The federal court in Hattiesburg, Mississippi has approved a settlement agreement that requires the City of Hattiesburg to allow Lighthouse Rescue Mission (Lighthouse) to operate a Christian-based residential addiction treatment facility in a former school facility in Hattiesburg. Under the terms of the settlement, Hattiesburg must also pay Lighthouse $15,000 in damages and pay Dalton & Tomich’s attorney fees incurred in litigating this matter.
Lighthouse is a non-profit Christian ministry located in Hattiesburg that provides religious services, long-term housing, and treatment for single mothers that are recovering from addiction as well as their children. Lighthouse was formed in 2005, when its creator felt called to start the ministry after realizing there was a desperate need for such a ministry in the Hattiesburg community. That same year, using his own personal funds, Lighthouse’s founder purchased a former elementary school building in Hattiesburg and began to renovate the building to serve as a worship facility and overnight shelter for its ministry participants.
While the City of Hattiesburg allowed Lighthouse to use its facility for worship and addiction counseling, it refused to allow Lighthouse to provide overnight shelter for the women and children participating in the program. The City’s justification for this decision was because the school was located in a single-family residential zone. As a result of the City’s refusal to allow Lighthouse to provide overnight stay at the school facility, Lighthouse was forced to spend an additional $65,000 to buy a separate house that was adjacent to the school facility at which it could house some of the ministry participants.
Lighthouse applied to the City for a zoning change that would allow it to provide overnight stay at the school facility. However, both the Hattiesburg Planning Commission and City Council rejected Lighthouse’s request. Next, Lighthouse applied for a conditional use permit to use the facility for worship purposes and overnight stay. The City Council approved the permit with respect to offering worship services, but once again explicitly prohibited Lighthouse from providing overnight stay.
After eight years of unsuccessfully trying to work with the City to allow it to provide overnight stay at the school, Lighthouse’s only option was to file a federal lawsuit. In May 2013, with the assistance of Dalton & Tomich, Lighthouse filed its lawsuit in the United States District Court for the Southern District of Mississippi. In the lawsuit, Lighthouse challenged Hattiesburg’s zoning regulations as violative of RLUIPA, the federal Fair Housing Act, and the United States and Mississippi Constitutions.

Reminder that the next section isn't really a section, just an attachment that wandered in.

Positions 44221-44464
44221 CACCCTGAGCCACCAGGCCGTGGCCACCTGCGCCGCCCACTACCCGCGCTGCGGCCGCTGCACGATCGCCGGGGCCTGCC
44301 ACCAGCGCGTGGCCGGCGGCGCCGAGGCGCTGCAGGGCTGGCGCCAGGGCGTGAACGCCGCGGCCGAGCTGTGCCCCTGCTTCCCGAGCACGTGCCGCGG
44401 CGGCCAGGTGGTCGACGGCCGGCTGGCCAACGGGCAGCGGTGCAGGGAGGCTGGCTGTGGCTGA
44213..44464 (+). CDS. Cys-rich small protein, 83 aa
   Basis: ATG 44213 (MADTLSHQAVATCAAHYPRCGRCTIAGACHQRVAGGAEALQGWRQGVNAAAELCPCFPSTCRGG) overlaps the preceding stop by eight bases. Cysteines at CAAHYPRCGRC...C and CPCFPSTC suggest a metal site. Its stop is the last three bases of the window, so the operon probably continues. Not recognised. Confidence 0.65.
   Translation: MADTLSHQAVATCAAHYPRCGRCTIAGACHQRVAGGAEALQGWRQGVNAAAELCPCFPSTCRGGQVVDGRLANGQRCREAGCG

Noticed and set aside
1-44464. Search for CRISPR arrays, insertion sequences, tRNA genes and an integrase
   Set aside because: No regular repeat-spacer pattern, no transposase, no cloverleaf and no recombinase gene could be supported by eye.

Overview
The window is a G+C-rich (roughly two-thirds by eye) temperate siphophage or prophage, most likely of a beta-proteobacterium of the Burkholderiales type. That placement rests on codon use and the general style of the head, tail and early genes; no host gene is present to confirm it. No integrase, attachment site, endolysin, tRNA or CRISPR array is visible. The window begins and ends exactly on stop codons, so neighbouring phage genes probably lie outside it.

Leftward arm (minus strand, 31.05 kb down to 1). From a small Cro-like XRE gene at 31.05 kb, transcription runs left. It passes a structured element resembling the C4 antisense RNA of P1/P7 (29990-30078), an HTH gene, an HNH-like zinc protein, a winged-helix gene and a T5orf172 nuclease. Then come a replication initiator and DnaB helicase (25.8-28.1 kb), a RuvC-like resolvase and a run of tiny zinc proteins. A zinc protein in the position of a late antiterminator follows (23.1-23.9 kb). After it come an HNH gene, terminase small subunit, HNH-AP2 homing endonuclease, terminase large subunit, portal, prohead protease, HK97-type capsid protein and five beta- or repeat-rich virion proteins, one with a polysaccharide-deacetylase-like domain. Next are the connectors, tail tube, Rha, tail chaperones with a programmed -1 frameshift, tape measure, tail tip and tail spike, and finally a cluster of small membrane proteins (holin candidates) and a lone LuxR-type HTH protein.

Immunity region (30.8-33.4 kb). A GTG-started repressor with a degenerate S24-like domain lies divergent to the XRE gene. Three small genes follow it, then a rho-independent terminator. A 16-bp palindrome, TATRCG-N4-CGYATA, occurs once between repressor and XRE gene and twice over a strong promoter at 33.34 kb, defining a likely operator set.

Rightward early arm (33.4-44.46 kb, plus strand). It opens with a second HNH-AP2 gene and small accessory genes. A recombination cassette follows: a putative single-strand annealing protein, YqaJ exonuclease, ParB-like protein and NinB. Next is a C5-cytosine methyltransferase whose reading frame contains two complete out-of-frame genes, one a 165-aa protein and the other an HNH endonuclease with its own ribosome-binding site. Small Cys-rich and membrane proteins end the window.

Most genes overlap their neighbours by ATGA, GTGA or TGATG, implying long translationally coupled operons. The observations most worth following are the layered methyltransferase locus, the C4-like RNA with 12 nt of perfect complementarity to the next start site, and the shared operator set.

With respect to RLUIPA, Lighthouse argued the City’s decisions imposed a substantial burden on Lighthouse’s religious exercise. Namely, by refusing to allow Lighthouse to provide overnight stay at the school facility, the City was essentially forcing Lighthouse to forego the most central tenet of its ministry, which is to provide a safe, stable living environment for low income women in recovery from addiction and their children in order to allow the women to focus fully on their recovery and their families.
Lighthouse also argued the City’s actions violated the Fair Housing Act, 42 U.S.C. § 3601 et seq. The Fair Housing Act protects individuals with handicaps, including those in recovery from addiction and participating in a drug or alcohol recovery program, from discrimination in housing. In this matter, the City specifically relied on discriminatory statements from neighbors claiming Lighthouse’s proposed facility would create safety issues, increase crime, and decrease property values in the area.
In November 2013, Lighthouse and the City reached a settlement agreement under which Hattiesburg agreed to provide Lighthouse with the exact relief it sought in its Complaint—the ability to provide long-term overnight housing to the single mothers and children that participate in its ministry program. Specifically, Hattiesburg agreed to provide Lighthouse with all building code and occupancy permits and use permits it needed to provide overnight stay at the facility. Under the terms of the settlement agreement, Hattiesburg also agreed to pay $15,000 in damages to Lighthouse as well as Dalton & Tomich’s attorney fees incurred in litigating the matter.
Today, Lighthouse Rescue Mission is fully operational and providing a safe, stable living environment for periods of up to nine months to mothers in recovery from addiction and their children in the Hattiesburg community. Lighthouse also continues to provide Christian-based spiritual guidance, a variety of classes including GED, parenting, and money management, as well as counseling opportunities to its participants.
Dalton & Tomich, PLC is the national leader in successfully helping churches, other religious institutions and their insurers defend their rights in land use and zoning matters under RLUIPA, the Religious Land Use and Institutionalized Persons Act. We have helped clients win cases against municipalities and other local government bodies from coast to coast, with expertise serving both as general counsel and special litigation counsel.
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